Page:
This has nothing to do with anesthesia however I thought it was interesting so I wanted to share with our readers.
By Kelly Young
Edited by David G. Fairchild, MD, MPH, and Jaye Elizabeth Hefner, MD
A person’s gait speed at midlife is associated with physical and biological indicators of accelerated aging, suggests a JAMA Network Open study.
Roughly 900 people in New Zealand who had been followed since birth underwent gait speed tests, brain imaging, and cognitive tests at age 45.
Slower gate speed was associated with the following at age 45:
- More self-reported physical limitations
- Faster aging, as measured by 19 biomarkers, including BMI and cardiorespiratory fitness
- Accelerated facial aging, based on reviewers’ assessment of facial photographs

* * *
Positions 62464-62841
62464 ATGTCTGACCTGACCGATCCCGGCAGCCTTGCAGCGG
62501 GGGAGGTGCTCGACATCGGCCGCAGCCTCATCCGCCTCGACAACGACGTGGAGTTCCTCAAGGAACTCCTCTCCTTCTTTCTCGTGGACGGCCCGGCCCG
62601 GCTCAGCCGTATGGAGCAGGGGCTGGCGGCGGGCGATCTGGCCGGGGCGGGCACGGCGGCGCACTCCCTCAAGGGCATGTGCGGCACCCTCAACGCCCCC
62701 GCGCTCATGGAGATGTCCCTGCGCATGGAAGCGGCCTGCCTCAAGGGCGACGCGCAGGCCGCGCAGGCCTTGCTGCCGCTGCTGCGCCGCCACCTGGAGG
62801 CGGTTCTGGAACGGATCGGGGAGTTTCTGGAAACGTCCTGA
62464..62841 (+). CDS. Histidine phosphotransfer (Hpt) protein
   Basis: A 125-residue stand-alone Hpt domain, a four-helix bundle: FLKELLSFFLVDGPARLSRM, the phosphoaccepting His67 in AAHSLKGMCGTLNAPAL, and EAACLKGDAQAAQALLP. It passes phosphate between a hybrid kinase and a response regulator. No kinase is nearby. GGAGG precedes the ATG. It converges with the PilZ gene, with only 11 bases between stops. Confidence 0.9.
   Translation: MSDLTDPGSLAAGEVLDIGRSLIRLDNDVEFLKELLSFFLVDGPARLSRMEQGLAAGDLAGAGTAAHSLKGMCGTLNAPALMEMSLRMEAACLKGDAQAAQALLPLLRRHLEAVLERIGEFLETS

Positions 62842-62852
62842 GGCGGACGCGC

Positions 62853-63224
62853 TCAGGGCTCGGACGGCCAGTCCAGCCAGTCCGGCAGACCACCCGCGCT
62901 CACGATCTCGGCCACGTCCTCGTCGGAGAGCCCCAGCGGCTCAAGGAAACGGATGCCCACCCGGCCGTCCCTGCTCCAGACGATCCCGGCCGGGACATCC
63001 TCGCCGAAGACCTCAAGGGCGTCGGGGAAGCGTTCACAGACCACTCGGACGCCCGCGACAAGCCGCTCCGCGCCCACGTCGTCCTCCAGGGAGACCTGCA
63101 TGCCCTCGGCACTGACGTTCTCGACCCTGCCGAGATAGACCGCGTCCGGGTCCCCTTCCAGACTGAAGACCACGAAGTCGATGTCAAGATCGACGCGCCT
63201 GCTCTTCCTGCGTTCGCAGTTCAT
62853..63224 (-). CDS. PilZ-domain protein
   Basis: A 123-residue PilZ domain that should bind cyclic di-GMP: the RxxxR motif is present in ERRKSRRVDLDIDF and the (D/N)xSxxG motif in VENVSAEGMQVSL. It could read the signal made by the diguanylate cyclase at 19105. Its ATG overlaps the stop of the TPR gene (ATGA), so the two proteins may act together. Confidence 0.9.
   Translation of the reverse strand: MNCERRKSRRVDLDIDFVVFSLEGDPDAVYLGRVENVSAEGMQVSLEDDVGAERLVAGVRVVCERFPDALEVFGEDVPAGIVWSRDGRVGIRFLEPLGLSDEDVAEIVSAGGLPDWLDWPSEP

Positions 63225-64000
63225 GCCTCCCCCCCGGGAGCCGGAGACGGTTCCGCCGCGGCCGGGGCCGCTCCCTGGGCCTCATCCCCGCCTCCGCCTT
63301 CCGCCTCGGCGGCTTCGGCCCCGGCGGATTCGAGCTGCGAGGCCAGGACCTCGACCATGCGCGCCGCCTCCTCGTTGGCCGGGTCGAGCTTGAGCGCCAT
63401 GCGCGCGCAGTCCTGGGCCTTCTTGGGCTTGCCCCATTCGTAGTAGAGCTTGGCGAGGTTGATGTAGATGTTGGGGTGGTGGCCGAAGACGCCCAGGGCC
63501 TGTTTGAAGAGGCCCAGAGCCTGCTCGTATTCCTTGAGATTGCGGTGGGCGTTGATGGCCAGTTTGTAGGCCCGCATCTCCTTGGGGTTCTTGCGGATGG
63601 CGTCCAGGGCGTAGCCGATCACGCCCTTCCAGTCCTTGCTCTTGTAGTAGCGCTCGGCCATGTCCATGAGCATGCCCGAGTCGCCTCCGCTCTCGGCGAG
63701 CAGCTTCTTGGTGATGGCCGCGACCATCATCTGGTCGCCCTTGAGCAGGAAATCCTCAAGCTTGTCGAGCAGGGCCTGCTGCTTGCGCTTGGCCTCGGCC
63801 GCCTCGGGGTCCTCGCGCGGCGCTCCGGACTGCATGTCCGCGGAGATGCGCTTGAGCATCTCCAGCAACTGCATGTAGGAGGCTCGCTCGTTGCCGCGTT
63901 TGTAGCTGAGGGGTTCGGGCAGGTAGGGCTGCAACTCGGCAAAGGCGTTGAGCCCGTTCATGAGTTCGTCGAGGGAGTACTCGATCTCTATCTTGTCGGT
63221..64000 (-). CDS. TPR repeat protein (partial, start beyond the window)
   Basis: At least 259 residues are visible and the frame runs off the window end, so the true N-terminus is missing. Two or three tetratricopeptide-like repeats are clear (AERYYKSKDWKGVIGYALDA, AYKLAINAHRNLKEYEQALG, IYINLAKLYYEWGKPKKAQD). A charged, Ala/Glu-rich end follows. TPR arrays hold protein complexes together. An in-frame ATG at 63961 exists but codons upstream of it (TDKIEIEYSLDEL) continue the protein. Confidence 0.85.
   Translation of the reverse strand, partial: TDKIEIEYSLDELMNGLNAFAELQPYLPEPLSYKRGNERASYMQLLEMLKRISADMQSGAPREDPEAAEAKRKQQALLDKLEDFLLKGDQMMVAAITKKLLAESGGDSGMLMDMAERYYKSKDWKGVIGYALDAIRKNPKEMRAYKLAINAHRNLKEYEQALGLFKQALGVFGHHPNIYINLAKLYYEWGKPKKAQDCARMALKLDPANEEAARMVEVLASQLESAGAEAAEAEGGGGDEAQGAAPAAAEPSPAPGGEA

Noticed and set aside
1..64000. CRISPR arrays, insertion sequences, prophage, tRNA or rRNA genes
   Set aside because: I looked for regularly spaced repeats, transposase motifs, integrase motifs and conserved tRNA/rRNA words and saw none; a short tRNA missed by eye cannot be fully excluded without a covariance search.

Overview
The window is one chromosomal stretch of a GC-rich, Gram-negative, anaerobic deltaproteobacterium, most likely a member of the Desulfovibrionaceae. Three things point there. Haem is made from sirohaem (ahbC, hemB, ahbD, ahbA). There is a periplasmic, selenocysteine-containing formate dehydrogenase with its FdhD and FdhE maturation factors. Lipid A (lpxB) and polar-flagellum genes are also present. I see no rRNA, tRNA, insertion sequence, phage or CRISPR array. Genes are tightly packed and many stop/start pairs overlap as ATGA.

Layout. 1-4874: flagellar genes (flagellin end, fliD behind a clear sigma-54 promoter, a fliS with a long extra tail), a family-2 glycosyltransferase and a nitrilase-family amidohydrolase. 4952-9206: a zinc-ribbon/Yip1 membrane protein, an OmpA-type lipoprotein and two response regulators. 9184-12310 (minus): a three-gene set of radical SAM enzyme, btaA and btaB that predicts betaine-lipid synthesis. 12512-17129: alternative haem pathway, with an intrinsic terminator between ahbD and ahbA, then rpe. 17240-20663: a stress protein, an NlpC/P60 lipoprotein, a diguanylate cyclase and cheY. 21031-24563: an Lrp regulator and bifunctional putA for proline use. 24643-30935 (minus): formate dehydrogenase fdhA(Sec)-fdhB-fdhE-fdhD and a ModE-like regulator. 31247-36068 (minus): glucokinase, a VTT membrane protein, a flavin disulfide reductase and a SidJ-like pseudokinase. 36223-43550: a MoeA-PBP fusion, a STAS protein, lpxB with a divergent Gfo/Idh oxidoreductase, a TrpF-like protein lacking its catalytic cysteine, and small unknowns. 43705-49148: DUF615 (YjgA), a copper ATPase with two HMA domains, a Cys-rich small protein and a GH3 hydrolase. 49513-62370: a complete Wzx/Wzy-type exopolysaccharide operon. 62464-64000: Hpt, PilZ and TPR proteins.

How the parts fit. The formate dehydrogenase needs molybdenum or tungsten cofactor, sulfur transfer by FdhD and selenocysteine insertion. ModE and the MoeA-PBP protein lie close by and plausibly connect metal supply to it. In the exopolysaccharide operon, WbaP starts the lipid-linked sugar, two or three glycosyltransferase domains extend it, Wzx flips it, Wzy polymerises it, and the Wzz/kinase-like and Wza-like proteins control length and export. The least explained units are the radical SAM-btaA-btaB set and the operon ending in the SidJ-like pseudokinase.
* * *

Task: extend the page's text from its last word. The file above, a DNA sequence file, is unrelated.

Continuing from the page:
- Smaller total brain volume, thinner meaner cortex, smaller total brain surface area
In addition, a person’s cognitive skills (e.g., picture vocabulary, receptive language skills, motor skills, and lack of control) at age 3 were associated with midlife gait speed.
The authors conclude: “Gait speed is more than just a geriatric index of adult functional decline; rather, it is a summary index of lifelong aging with possible origins in childhood CNS deficits. This helps to explain why gait can be such a powerful indicator of risk of disability and death in the elderly.”